He drew the pistol from its holster and slid out of the ground car, holding the gun down beside his right leg where it was screened from the other man’s sight. Then he stood there, his shoulders as relaxed as he could make them, while his pulse hammered and adrenaline hummed in his bloodstream.

“I think that’s probably close enough,” he said, raising his voice against the sound of the rain as the stranger came within seven or eight meters of the car. His tone, he noticed with some surprise, sounded much steadier than his nerves felt.

“Works for me,” the stranger said calmly, and shrugged.

His accent was slight but noticeable, that of an off-worlder, and he held his own hands out from his sides and turned the palms towards Indiana, as if to deliberately demonstrate that unlike the Seraphimian he was unarmed. Or, at least, that he wasn’t actively flourishing any recognizable weapons at the moment, anyway.

He was a very ordinary, eminently forgettable looking man, Indiana thought. He was of medium height, with medium brown eyes, medium brown hair, medium features, and a medium complexion. In fact, that word—“medium”—pretty much summed up everything about him.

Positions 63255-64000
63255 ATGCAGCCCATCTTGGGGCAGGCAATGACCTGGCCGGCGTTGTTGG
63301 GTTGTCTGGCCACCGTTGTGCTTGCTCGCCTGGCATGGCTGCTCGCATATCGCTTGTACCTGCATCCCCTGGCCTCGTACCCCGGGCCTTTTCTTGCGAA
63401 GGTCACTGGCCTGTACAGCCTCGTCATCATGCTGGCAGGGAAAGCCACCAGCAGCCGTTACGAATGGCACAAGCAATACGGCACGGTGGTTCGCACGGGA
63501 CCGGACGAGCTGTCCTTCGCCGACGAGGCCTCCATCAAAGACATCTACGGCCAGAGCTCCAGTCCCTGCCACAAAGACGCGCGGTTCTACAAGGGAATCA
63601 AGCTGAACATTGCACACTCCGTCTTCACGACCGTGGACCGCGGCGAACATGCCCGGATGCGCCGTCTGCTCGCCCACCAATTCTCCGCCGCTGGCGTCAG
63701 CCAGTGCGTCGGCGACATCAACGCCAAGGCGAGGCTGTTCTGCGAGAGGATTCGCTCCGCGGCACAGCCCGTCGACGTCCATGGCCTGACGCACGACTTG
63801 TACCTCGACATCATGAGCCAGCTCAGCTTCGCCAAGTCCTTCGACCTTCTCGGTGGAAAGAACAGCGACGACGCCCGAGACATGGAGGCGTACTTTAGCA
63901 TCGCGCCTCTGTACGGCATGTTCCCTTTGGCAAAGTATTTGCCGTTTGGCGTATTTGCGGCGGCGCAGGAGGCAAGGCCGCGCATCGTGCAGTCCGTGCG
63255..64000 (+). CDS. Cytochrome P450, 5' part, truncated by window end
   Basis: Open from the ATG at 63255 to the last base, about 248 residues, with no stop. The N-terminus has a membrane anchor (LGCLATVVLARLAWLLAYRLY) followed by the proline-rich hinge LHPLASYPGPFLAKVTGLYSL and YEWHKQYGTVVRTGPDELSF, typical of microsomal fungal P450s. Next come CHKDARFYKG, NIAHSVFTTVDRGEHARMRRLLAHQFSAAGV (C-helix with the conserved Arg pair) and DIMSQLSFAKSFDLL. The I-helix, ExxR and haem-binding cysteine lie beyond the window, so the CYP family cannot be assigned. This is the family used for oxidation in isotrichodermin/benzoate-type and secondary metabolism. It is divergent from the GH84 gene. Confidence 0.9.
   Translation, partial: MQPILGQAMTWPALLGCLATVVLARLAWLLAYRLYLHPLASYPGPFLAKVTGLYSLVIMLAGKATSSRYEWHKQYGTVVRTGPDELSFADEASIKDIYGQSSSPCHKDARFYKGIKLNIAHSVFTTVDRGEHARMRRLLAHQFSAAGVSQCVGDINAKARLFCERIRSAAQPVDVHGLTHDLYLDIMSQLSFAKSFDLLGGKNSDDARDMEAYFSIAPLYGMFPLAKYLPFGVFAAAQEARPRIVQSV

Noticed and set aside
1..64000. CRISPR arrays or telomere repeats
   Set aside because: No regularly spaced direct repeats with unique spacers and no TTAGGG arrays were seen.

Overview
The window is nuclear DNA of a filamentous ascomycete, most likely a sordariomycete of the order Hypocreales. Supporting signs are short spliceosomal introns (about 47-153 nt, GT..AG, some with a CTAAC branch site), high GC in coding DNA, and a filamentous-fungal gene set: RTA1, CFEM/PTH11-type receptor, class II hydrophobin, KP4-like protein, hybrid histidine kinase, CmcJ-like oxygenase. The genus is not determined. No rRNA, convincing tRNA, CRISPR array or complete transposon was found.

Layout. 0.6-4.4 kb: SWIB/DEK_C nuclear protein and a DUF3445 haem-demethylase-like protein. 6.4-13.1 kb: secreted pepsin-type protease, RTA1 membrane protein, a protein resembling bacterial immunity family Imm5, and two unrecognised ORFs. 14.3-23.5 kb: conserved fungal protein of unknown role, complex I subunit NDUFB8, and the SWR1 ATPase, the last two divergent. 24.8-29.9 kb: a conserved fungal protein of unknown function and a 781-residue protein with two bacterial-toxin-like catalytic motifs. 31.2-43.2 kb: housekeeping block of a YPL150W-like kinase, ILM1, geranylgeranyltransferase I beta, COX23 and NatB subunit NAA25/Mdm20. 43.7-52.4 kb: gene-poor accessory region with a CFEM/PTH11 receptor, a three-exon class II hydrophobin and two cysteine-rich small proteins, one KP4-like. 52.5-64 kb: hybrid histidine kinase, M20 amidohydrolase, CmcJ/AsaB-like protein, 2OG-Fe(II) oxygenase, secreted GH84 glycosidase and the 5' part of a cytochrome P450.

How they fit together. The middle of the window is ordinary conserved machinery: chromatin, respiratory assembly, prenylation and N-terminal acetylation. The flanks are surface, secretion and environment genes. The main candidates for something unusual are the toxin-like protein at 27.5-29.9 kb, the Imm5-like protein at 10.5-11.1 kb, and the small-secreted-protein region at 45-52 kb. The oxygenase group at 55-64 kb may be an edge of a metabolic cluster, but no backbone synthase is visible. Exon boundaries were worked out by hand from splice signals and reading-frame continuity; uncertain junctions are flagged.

I wonder if all that’s natural or if he’s disguised? Indiana thought. Hell of a disguise, if he is. Nobody’s going to think twice if they notice him. For that matter, you could look straight at him and never “notice” him at all! Probably something we should bear in mind for future use.

“Nasty weather for an off-worlder to be out touring the sights,” he observed out loud, and the other man chuckled.

“I hadn’t expected it to be this lousy,” he agreed. “And if you think it’s bad now, you should’ve been standing out here with me waiting for the last hour or so.”

“Waiting for what?” Indiana asked.

“I appreciate your caution, Talisman,” the other man said, “but if I were a scag my fellow scags would already have pounced, don’t you think? And I promise you, if I were a scag I’d already have signaled the sniper team to take you down rather than let you stand there with a gun in your hand!”